Tuesday, January 18, 2011

White Cat by Holly Black

Cassel comes from a family of curse workers - people who have the power to change your emotions, your memories, your luck, by the slightest touch of their hands. And since curse work is illegal, they’re all criminals. Many become mobsters and con artists. But not Cassel. He hasn’t got magic, so he’s an outsider, the straight kid in a crooked family. You just have to ignore one small detail - he killed his best friend, Lila, three years ago.
Cassel has carefully built up a façade of normalcy, blending into the crowd. But his façade starts to crumble when he finds himself sleepwalking, propelled into the night by terrifying dreams about a white cat that wants to tell him something. He’s noticing other disturbing things too, including the strange behavior of his two brothers. They are keeping secrets from him. As Cassel begins to suspect he’s part of a huge con game, he must unravel his past and his memories. To find out the truth, Cassel will have to outcon the conmen.
The Beginning: The book opens up with Cassel on a roof wondering how he got there and trying to get down without killing himself. We are plunged into his life with some flashbacks that flesh out his family and memories that haunt him.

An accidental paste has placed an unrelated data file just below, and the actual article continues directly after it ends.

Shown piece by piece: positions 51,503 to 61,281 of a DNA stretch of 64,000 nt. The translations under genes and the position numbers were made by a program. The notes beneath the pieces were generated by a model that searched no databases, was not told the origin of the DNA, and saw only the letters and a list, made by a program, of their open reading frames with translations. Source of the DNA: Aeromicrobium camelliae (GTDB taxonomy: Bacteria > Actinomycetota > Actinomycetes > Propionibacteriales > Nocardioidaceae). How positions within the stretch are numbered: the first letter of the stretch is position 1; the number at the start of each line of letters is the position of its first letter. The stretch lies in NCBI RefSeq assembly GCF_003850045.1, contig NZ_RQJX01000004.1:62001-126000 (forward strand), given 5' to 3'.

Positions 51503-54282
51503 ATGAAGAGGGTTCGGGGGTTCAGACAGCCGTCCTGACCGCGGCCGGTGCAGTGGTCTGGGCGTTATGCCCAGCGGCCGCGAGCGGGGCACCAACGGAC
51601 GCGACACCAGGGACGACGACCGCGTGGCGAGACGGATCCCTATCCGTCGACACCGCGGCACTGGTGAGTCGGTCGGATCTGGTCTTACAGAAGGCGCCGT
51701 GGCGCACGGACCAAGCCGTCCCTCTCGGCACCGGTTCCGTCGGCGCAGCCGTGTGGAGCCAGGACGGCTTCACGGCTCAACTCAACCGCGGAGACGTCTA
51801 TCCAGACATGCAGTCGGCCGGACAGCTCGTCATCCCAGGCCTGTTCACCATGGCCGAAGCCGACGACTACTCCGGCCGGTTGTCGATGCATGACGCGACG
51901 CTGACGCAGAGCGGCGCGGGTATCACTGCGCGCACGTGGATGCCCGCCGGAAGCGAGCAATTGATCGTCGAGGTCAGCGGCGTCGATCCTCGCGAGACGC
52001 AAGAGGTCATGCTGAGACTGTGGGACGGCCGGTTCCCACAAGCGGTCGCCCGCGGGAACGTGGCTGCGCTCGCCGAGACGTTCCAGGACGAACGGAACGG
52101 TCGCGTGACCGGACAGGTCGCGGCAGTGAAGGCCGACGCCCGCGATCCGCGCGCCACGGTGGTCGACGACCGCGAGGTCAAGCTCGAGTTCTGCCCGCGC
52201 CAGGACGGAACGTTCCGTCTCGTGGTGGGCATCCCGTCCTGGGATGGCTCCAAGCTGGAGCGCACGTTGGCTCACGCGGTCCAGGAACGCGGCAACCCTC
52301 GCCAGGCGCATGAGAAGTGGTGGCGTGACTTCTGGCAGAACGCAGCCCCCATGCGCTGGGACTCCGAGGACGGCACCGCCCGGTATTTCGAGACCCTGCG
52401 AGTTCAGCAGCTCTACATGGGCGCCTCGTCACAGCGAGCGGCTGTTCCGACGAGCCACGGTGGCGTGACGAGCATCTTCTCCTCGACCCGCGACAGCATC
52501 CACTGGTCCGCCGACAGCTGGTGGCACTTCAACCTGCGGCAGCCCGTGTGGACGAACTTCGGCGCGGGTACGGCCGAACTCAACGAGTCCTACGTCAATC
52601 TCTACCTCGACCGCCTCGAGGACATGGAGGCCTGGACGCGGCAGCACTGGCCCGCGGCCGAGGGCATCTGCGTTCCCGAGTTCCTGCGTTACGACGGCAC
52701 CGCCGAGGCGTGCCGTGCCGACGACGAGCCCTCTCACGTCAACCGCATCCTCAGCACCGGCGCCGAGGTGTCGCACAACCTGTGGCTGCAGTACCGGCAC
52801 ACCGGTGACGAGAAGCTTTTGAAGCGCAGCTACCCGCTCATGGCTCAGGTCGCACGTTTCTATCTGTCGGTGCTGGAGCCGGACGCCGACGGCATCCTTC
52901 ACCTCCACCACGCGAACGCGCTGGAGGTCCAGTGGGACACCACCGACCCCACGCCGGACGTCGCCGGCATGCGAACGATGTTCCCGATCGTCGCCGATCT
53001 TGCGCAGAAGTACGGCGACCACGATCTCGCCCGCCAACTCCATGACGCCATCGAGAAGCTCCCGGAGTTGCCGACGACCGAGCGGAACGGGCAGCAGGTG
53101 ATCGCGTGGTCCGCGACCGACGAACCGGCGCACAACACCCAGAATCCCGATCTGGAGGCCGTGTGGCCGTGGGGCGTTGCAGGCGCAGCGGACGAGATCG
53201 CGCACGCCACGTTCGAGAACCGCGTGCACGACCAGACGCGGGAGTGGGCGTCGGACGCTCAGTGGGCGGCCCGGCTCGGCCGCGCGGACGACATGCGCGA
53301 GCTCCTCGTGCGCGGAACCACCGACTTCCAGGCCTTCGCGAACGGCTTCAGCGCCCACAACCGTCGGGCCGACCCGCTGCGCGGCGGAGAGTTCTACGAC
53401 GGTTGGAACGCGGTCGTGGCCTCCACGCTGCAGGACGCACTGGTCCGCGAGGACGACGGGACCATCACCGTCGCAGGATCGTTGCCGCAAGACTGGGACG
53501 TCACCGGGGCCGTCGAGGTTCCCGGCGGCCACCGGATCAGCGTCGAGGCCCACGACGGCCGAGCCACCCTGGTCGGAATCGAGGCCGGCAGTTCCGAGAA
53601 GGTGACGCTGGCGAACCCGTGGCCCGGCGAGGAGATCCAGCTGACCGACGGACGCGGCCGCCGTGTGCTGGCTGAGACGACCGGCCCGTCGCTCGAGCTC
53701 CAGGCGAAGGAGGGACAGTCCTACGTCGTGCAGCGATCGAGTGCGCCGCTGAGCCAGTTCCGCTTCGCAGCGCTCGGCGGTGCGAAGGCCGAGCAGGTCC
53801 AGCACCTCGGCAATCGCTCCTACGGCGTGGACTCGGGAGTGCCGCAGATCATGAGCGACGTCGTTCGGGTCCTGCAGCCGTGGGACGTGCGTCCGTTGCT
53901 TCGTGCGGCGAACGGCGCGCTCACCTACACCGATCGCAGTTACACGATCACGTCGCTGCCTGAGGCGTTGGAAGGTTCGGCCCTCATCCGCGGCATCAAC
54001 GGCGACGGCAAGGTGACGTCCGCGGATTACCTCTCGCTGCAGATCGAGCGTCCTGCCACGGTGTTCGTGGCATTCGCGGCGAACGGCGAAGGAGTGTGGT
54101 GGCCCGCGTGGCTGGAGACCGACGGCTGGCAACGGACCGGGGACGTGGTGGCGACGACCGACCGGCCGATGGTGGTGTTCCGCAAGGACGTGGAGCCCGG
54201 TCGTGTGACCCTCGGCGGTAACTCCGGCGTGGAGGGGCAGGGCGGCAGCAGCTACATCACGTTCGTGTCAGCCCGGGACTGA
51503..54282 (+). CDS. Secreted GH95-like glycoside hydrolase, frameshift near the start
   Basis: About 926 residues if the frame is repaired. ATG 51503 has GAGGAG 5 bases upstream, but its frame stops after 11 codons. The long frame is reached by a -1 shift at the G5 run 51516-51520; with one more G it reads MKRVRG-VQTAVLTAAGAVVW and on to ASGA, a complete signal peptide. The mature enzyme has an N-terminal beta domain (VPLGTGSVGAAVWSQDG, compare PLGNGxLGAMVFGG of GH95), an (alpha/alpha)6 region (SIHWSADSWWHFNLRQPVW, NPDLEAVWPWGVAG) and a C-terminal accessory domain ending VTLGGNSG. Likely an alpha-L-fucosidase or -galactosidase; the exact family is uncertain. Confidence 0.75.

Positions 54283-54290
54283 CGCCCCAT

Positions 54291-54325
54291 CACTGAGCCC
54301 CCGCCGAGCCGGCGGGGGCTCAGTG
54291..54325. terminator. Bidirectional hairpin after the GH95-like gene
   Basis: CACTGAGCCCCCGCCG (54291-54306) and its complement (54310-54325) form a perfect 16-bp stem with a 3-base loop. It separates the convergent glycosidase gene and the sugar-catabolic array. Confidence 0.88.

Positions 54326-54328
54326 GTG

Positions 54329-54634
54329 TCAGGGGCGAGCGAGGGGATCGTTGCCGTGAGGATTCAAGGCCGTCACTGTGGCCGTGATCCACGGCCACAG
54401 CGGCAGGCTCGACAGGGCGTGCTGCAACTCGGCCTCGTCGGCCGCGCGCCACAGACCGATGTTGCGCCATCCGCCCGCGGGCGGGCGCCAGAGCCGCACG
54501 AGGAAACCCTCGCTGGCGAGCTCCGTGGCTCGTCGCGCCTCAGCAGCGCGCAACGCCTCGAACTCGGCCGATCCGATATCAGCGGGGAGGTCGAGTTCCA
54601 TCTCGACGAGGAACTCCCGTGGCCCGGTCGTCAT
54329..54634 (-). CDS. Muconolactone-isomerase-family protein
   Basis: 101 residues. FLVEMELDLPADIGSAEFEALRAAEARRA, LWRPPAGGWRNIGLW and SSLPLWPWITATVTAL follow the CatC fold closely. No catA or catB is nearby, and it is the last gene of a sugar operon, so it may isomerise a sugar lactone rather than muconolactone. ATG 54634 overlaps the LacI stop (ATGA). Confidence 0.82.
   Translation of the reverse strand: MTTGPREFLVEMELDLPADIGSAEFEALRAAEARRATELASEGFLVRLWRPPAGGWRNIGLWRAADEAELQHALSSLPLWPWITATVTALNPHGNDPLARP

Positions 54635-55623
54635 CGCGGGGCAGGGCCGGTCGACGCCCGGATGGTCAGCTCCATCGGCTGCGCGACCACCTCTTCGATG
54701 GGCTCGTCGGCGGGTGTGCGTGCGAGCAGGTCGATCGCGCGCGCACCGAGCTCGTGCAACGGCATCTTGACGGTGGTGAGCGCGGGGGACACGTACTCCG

The Middle: I appreciated the way Holly Black revealed Cassel’s story to the reader. I’m not generally a fan of flashbacks, however, Holly made it work. As a reader, I glimpsed enough to understand the relationships and characters, while still leaving the larger mystery hidden. 
The End: I’ll be the first to admit that I didn’t guess a lot of things in this book. It might be me being slow, but I put it down to Holly being a great story weaver. There was enough unexpected obstacles to make the story realistic, but not so much that it felt repetitive. 
Overall: If writing a book was like baking chocolate chip cookies, then Holly has the talent to whip up the most deliciously chewy cookie with just the right amount of chocolate chips to make it unforgettable. Sorry about the food analogy, I’m just craving chocolate chip cookies. 
I think this book was great with just the right amount of mystery to keep you guessing without feeling confused. I would loan this to my sister, and I might not bug her to give it back to me if she keep supplying me with cookies. I’m looking forward to reading Red Glove which comes out in April. 

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